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April 12, 2022
On Friday, March 25, President Biden and European Commission President Ursula von der Leyen announced that the U.S. and European Union reached a preliminary agreement to allow the transfer of Europeans’ personal data from the EU to the U.S.
This new deal, titled the Trans-Atlantic Data Privacy Framework, reestablishes a legal mechanism for transfers of EU personal data to the U.S. Included in this deal are commitments from the U.S. to address EU privacy concerns and adequately protect transferred data:
Going forward, the U.S. government and the European Commission will draft the appropriate legal documents that will be adopted to enact the Trans-Atlantic Data Privacy Framework.
In response to the revelations about U.S. government data practices from former U.S. National Security Agency contractor Edward Snowden, Max Schrems, a privacy advocate and activist, filed a complaint in 2013. These complaints led to a review by the Court of Justice of the European Union (CJEU).
In 2015, the CJEU invalidated Safe Harbor, a previous data transfer agreement between the EU and the U.S. Later in 2020, the CJEU also invalidated Privacy Shield, which was a follow-up attempt to remediate data protection issues related to Safe Harbor. The CJEU found that the protection of personal data had limitations due to domestic law in the U.S. as well as the access and use by U.S. public authorities.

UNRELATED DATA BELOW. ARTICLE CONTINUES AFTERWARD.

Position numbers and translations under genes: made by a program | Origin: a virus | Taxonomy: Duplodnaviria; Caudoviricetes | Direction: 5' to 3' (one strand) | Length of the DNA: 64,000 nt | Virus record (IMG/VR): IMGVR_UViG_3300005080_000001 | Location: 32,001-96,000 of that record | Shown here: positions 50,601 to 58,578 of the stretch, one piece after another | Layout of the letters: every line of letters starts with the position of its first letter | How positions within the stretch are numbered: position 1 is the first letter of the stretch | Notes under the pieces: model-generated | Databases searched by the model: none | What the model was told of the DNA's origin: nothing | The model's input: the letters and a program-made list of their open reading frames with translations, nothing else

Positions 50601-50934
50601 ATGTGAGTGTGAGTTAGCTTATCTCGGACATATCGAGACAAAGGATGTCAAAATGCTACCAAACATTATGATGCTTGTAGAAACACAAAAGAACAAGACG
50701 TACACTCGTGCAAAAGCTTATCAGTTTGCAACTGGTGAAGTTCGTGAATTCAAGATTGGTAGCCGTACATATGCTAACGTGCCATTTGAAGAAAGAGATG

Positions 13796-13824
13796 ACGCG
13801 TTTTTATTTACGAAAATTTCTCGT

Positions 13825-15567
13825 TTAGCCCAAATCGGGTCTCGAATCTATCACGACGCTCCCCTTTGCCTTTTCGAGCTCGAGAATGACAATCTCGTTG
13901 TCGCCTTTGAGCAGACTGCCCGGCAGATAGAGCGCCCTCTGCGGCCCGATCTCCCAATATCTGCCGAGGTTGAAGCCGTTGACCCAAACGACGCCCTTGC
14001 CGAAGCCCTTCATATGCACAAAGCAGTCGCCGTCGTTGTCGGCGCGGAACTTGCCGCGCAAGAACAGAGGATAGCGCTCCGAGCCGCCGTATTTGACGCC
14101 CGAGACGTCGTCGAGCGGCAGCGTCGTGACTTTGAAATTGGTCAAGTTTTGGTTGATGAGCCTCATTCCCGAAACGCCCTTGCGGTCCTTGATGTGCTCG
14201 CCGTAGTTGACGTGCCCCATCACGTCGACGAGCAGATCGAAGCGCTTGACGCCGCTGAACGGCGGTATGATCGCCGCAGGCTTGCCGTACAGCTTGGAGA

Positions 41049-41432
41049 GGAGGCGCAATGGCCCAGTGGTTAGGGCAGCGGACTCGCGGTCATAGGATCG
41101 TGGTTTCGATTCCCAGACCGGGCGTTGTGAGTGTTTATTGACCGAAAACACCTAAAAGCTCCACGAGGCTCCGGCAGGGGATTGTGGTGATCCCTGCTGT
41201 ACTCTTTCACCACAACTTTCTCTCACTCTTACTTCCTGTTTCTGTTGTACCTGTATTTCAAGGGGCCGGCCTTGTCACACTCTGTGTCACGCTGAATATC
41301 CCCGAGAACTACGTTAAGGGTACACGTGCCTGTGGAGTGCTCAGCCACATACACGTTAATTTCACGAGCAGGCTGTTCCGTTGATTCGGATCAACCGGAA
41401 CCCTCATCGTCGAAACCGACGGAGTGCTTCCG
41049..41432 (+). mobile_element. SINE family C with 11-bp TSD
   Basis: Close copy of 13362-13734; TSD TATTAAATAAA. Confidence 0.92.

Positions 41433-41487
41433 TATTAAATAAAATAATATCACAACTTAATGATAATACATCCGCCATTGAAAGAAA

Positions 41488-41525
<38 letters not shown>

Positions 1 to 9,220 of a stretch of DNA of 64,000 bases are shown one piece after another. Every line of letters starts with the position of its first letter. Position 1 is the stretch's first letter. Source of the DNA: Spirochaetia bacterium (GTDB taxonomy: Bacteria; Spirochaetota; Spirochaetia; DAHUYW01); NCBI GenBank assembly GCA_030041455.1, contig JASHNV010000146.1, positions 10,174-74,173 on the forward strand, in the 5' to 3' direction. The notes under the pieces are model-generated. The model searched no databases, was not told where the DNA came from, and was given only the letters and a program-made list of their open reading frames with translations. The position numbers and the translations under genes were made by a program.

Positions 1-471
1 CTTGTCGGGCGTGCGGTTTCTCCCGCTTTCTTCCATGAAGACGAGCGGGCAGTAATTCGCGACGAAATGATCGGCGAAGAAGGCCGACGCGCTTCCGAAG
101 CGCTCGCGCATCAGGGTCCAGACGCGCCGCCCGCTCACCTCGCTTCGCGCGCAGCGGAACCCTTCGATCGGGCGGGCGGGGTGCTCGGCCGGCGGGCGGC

Since the CJEU threw out the two previous data-transfer pacts, organizations that rely upon data transfers have been facing legal and operational uncertainty. In recent months, European data protection agencies have issued orders against the flow of personal data passing through products such as Google Analytics, Stripe and others.
Facebook’s parent company, Meta, has faced legal scrutiny regarding its international data transfers, with the matter going so far as the Irish Data Protection Commission (DPC), which sent a preliminary order in September 2020 requesting the suspension of EU to U.S. data transfers. It received a “revised” decision in February 2021, with Meta having the opportunity to provide additional information prior the DPC arriving at a final decision.
What Comes Next?
Eventually, this new agreement will face legal challenges to test how robust the agreement is in terms of adequately protecting EU citizens’ rights when their personal data is transferred to the U.S.
Max Schrems, who was instrumental in striking down the previous data transfer agreements (i.e., Safe Harbor and Privacy Shield), has already indicated that, when available, he and his privacy advocacy group will review the final text of the agreement with their legal experts to determine whether additional legal challenges are warranted.
How to Proceed?
Prior to the finalization of the Trans-Atlantic Data Privacy Framework, organizations that plan on transferring personal data from the EU to the U.S. should continue to evaluate their data transfers on a case-by-case basis.
During this process, either through a data transfer impact assessment or a privacy impact assessment, relevant stakeholders should identify potential transfers of personal data from the EU to the U.S., gather context related to the transfer, consult with inhouse and outside counsel as necessary, and evaluate whether adequate protections are applied to the data during transfer.
As a part of this assessment, organizations should continue to consult the European Data Protection Board’s six-step roadmap to assist in the assessment of transfers and application of measures that can be taken to safeguard the transfer of personal data.
If you have questions about this new accord and how it might affect your organization, please drop us a line.
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